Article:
Losing our sense of control during the pandemic

On a recent trip to the supermarket, I was trying and failing miserably to open a plastic bag to tuck my broccoli into — without licking my fingers for some much-needed traction because, well, pandemic — when I nearly lost it.

My frustration only increased when all the huffing and puffing at the useless attempts to function as a normal human being caused my glasses to fog up and I could no longer see the bag I was trying to open. It was all I could do to hold it together so that I didn’t chuck the head of broccoli clear across the produce section and scream and run into the abyss.

Cue Janet Jackson’s 1986 hit “Control.” “It’s all about control,” she sings just before the beat drops, “and I’ve got lots of it.”

We all may have had more control in 1986 than we seem to have these days. (Or maybe you’re singing the 2016 Russ hit, “Losin Control.” That’s OK, too.)

Covid-19 and the seemingly unending sense of uncertainty that came with it have stripped us of much of the control we had pre-pandemic. With that loss comes grief. This has resulted in a spectrum of challenges, including feelings of despair, anxiety and depression, and general helplessness, which can hinder productivity and our ability to connect with others.

“Dealing with Covid was not in our daily repertoire of stressors,” said Susan Albers, a clinical psychologist at the Cleveland Clinic who has focused in her career on people with control issues. “There is no handbook for coping with Covid. There are no role models or well-documented research that points to how to effectively cope with a global pandemic. Covid requires a new set of coping skills that many people have never had to exercise.”

Focusing on what you can control, she said, might be one step toward mitigating that helpless feeling.

Trying to make sense of loss of control

It’s an approach that has helped Emily Oster, famed professor of economics and public policy at Brown University. Oster dedicates her time to crunching data and sharing astute, quantitative insights, but she felt so much despair at the loss of control in her life during the pandemic that she departed from her own protocol to pen a column that was all heart and no data.

“I wrote this newsletter because I’m seeing so many emails and messages from people who seemed to be struggling with the same thing. And then one day I found myself cursing at my hose spool in my basement, and I stopped to reflect on why I was so upset, and realized that there was a threat to the one thing I felt I had control over (my backyard ice rink),” Oster said via email.

“The pandemic has removed a lot of options for many of us, and I think has left many people scrambling for things they actually know what to do about. For me, recognizing this has helped me to forgive myself for obsessing in sometimes irrational ways over the things I do have control over,” she said.

Albers agreed.

“When you feel out of control, remind yourself of what is in your control and what is out of your control. Don’t waste your energy on things that you have no power to change,” Albers said.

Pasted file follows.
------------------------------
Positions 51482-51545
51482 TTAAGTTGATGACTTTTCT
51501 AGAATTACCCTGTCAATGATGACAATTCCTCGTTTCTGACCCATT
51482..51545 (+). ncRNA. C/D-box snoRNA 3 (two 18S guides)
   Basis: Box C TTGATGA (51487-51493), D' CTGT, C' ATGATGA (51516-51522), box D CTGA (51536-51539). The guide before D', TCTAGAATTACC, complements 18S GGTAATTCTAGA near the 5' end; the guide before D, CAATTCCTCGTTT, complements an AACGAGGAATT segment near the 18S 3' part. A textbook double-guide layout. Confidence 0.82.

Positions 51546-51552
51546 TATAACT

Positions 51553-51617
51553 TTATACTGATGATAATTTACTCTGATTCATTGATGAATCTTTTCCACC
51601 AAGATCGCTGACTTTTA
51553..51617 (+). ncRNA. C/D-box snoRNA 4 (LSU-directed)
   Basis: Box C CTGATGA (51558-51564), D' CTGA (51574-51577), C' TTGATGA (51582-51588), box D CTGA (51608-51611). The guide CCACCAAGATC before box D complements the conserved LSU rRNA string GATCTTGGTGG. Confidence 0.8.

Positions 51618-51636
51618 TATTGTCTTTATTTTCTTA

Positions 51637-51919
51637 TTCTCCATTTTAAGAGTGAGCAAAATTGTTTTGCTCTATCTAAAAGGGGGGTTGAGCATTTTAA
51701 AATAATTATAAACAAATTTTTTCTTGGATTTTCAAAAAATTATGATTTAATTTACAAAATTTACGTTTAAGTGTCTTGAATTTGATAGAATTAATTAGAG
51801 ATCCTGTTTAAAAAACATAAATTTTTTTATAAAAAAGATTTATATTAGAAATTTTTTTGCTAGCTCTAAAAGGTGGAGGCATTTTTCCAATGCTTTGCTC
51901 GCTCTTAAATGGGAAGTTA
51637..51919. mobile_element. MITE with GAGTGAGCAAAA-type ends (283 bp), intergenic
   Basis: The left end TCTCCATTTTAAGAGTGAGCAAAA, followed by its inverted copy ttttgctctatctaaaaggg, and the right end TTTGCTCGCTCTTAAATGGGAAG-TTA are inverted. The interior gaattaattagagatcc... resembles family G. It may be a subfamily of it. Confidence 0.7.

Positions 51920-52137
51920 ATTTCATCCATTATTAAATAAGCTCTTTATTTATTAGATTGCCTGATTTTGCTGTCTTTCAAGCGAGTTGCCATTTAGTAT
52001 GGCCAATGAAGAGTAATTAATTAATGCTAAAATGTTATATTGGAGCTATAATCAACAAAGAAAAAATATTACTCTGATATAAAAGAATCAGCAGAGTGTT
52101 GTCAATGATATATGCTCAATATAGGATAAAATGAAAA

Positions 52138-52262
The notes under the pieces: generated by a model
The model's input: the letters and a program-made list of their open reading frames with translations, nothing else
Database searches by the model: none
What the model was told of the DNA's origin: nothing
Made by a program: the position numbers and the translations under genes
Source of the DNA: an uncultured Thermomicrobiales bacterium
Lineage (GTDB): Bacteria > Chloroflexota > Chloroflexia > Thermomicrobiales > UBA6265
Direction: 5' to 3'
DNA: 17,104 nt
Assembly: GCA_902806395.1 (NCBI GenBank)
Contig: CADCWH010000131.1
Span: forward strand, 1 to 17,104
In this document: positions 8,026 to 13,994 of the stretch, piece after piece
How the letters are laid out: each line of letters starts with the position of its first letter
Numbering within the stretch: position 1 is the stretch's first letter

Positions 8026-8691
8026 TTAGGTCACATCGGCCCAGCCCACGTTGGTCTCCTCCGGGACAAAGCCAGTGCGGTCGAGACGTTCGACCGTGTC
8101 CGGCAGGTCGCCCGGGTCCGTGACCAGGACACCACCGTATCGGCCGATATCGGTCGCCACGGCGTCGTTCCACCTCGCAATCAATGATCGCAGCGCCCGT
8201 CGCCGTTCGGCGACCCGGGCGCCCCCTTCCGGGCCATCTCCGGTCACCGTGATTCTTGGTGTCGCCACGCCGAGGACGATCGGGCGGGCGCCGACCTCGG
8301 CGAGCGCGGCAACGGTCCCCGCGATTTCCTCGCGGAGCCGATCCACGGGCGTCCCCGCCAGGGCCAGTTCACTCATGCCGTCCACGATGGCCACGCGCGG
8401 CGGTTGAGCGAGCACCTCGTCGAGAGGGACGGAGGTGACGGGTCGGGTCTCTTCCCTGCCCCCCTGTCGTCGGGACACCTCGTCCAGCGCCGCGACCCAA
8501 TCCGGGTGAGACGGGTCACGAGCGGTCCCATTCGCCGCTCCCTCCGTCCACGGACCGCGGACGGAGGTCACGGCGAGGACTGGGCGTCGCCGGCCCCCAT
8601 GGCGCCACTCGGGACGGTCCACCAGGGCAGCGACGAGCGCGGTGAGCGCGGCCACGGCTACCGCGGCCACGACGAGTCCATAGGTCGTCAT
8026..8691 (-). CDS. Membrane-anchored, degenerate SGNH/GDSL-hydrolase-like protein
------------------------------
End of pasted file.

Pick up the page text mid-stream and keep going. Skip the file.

She suggested such tasks as listing the things you control to keep your family safe like handwashing and social distancing.

How we regain a sense of control

It helps to focus your attention on the present moment, according to Albers. “You can’t control the future, but you have the power to make this moment better,” she said.

I had lost control over something as simple as placing a head of broccoli into a bag. It was more than my brain could compute and enough to put me over the edge. “To make this moment better” for me could mean opting for grocery delivery to avoid a major meltdown in the produce aisle.

Albers said it also helps to try some “grounding exercises,” in which you focus on your breathing and senses — a meditation of sorts — to break the cycle when you are feeling out of control. One example is to place your hands in water and focus on how the water feels on your hands. Try different temperatures, warm and then cool, and observe how the water feels on your skin.

Other grounding exercises — which is really just code for “creating a distraction to divert your anxious thoughts” — could include taking a walk, stretching or focusing on identifying the noises you hear at a given moment. You can also try an exercise Albers recommended: Name five things you see, four things you feel, three things you hear, two things you smell and one thing you taste.

Avoid depressing news or social media doomscrolling, as they can “trigger a cascade of hopelessness and feeling like the situation is wildly out of control,” Albers said. Pick a time frame during the day to tune in to social media and then tune back out so you don’t get dragged down by anxiety.

If all else fails, it might be worth looking to inspiration from one of the foremost Western Buddhist teachers, Pema Chödrön, who encourages us to embrace what she calls “groundlessness.”

“To be fully alive, fully human, and completely awake is to be continually thrown out of the nest. To live fully is to be always in no-man’s-land, to experience each moment as completely new and fresh. To live is to be willing to die over and over again,” Chodron said in her book “When Things Fall Apart.”

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Letting go doesn’t mean you don’t still lean into those things that you can control; it just means you loosen the grip on what you can’t.

In support I’ll add a helmet and some knee pads to my pandemic wardrobe and prepare to get tossed from the nest. Maybe, if I’m lucky, I’ll find it in myself to smile on the way down.